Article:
What will it mean for jobs? What will it mean for national agreements and will we see new attempts to push through regional pay? And how will we achieve closer integration of workers on very different sets of pay and conditions? Nowhere is this more pressing than in health and social care. Which brings us back to Greater Manchester.

Health and social care integration remains the most eyecatching and problematic component of Manchester’s deal. Achieving a coherent and deliverable plan that brings together two very different public services across a complex and fragmented commissioning and provider landscape is an enormous challenge. Not to mention the ambitious aim of achieving financial sustainability with a £2bn funding gap to plug. Then there is the existential question about how to maintain the ‘National’ in a devolved NHS.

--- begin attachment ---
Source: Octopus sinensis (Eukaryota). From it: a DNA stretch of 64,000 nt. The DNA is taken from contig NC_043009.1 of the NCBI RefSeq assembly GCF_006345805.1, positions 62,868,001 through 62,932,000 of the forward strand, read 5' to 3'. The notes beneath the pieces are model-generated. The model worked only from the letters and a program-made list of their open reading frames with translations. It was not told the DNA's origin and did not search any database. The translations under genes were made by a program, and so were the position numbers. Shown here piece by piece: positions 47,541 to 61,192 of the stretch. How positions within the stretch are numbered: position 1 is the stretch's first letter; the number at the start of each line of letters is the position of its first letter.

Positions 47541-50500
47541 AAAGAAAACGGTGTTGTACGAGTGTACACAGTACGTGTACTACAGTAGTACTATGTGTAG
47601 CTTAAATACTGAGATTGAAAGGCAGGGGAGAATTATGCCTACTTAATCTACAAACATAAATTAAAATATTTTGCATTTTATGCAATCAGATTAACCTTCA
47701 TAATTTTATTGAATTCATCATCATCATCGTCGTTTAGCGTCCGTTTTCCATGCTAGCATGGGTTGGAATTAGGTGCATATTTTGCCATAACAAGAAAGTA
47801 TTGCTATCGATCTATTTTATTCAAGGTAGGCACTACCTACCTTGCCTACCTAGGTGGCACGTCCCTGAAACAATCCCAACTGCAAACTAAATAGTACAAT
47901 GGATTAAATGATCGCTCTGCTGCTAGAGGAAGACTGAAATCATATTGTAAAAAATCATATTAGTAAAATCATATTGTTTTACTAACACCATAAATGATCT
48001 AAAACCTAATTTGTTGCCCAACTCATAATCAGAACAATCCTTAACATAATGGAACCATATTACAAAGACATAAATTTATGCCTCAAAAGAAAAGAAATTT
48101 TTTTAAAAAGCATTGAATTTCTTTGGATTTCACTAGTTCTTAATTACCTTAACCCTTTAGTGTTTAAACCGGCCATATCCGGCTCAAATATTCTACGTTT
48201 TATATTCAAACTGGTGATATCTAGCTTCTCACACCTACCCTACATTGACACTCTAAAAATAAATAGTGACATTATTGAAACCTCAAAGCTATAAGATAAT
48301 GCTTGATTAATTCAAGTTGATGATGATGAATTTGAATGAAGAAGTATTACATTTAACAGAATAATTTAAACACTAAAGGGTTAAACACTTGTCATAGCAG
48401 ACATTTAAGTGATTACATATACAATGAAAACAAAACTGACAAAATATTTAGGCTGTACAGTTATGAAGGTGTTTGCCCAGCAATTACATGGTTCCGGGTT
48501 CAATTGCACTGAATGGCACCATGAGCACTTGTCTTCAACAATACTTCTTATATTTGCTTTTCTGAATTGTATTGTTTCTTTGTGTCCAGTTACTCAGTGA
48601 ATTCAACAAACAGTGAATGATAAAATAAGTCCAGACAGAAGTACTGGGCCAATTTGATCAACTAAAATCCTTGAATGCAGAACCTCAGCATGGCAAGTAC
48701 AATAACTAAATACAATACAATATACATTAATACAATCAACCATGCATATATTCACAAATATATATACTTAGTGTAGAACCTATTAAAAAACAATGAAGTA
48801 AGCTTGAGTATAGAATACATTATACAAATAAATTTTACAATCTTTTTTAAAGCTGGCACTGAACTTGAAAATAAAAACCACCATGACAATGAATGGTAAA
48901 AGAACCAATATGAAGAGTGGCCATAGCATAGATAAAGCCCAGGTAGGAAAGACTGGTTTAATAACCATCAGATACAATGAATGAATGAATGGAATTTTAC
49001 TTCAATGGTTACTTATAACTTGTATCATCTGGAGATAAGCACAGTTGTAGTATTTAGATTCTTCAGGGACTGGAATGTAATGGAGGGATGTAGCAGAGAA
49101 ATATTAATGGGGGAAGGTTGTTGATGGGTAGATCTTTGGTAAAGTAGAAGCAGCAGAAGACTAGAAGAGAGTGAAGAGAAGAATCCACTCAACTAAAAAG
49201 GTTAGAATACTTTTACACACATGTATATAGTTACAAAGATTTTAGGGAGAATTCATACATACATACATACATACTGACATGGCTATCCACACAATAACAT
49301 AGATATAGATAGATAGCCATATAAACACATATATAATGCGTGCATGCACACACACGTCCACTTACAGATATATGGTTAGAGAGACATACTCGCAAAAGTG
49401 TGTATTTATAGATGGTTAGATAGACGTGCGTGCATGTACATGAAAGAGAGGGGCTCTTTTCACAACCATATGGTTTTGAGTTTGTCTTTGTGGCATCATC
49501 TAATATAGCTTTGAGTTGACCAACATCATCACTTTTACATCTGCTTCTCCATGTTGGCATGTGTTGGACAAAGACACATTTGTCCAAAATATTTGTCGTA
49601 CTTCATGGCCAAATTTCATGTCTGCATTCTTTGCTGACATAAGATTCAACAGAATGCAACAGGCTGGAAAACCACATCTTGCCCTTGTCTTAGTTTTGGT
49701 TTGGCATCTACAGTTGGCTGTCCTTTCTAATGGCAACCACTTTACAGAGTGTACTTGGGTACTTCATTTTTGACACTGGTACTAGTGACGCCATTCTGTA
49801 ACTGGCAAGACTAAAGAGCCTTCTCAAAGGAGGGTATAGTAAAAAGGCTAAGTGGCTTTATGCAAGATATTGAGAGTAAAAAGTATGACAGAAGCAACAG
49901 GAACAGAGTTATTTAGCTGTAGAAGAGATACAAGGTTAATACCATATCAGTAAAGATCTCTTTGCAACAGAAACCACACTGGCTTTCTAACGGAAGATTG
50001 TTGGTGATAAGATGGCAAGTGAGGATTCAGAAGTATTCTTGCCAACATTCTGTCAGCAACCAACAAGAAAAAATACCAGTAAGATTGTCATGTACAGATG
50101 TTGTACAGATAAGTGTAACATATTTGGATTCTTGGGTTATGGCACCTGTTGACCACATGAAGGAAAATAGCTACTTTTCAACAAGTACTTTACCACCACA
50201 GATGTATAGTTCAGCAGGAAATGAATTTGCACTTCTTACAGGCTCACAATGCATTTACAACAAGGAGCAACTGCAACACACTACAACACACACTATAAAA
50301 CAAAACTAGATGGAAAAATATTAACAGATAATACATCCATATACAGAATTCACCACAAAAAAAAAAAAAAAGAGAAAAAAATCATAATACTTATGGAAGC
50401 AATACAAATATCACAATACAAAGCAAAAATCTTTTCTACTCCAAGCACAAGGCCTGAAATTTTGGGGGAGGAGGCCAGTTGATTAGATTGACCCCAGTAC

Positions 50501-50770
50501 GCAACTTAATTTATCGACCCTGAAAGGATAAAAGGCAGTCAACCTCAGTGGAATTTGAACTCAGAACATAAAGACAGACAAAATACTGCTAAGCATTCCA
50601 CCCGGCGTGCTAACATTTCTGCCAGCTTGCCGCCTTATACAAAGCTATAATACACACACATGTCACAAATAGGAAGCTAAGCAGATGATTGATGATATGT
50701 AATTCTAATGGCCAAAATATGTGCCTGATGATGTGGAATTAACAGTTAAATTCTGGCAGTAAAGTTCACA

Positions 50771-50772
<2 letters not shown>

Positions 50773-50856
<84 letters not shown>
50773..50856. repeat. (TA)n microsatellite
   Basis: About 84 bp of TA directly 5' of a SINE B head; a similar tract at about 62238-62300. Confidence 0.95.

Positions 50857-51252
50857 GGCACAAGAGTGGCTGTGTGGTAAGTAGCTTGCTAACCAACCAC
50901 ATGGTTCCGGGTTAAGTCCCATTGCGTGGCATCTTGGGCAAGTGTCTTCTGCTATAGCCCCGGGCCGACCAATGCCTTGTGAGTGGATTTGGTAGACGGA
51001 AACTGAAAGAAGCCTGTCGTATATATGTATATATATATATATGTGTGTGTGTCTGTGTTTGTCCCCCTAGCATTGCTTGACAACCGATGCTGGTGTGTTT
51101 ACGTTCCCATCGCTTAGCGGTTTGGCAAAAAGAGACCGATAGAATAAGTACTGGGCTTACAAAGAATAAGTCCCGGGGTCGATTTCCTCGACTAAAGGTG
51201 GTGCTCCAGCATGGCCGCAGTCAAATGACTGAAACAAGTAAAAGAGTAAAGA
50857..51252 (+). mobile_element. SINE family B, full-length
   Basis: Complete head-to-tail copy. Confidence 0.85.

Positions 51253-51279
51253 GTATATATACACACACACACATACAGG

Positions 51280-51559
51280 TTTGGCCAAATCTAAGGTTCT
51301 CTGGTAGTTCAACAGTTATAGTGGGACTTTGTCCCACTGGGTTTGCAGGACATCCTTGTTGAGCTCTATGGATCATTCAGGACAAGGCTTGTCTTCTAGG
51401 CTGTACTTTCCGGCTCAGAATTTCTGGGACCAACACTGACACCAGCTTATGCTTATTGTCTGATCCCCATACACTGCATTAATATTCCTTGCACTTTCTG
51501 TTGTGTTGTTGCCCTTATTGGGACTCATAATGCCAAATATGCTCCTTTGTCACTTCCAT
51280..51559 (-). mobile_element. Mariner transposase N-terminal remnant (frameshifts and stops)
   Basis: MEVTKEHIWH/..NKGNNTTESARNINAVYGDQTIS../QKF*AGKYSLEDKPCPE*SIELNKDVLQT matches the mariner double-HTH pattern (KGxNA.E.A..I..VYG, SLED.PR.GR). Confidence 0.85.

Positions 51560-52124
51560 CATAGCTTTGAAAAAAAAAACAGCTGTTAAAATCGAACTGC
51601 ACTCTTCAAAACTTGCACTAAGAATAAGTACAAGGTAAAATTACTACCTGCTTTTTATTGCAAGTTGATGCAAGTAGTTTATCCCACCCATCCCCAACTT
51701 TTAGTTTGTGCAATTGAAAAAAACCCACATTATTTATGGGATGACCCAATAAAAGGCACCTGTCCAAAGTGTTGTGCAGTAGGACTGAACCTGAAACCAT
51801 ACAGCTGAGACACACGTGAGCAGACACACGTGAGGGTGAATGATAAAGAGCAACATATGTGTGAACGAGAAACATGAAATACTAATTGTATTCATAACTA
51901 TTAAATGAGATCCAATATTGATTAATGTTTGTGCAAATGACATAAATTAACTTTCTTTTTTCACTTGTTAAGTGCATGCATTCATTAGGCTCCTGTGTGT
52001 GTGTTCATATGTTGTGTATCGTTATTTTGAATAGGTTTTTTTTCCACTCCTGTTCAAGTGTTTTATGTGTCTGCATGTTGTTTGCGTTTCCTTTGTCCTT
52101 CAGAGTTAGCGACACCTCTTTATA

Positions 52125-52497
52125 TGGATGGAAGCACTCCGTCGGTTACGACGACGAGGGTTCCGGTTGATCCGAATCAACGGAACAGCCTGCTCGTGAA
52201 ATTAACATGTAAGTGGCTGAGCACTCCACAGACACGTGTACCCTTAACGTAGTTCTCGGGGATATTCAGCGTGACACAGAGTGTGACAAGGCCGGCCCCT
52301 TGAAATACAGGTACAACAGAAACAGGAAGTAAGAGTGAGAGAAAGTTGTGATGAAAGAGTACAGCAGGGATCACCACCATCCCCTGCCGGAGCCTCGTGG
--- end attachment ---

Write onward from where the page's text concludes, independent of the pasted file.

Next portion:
Much of this will remain unresolved. Some of it necessarily. The TUC welcomed safeguards in the legislation that protect national standards and regulation in health but this will complicate lines of accountability in a devolved setting. Likewise, we will be adamant in our defence of national collective bargaining. Health unions successfully saw off previous attempts to break away from Agenda for Change by the South West cartel and will be vigilant against moves towards regional pay that emerge from any devolution deals.

With the potential for significant changes to service provision, it is crucial that unions have a voice in this process. We have worked hard with the leaders in Greater Manchester to agree structures to build dialogue and partnership with unions across the public sector.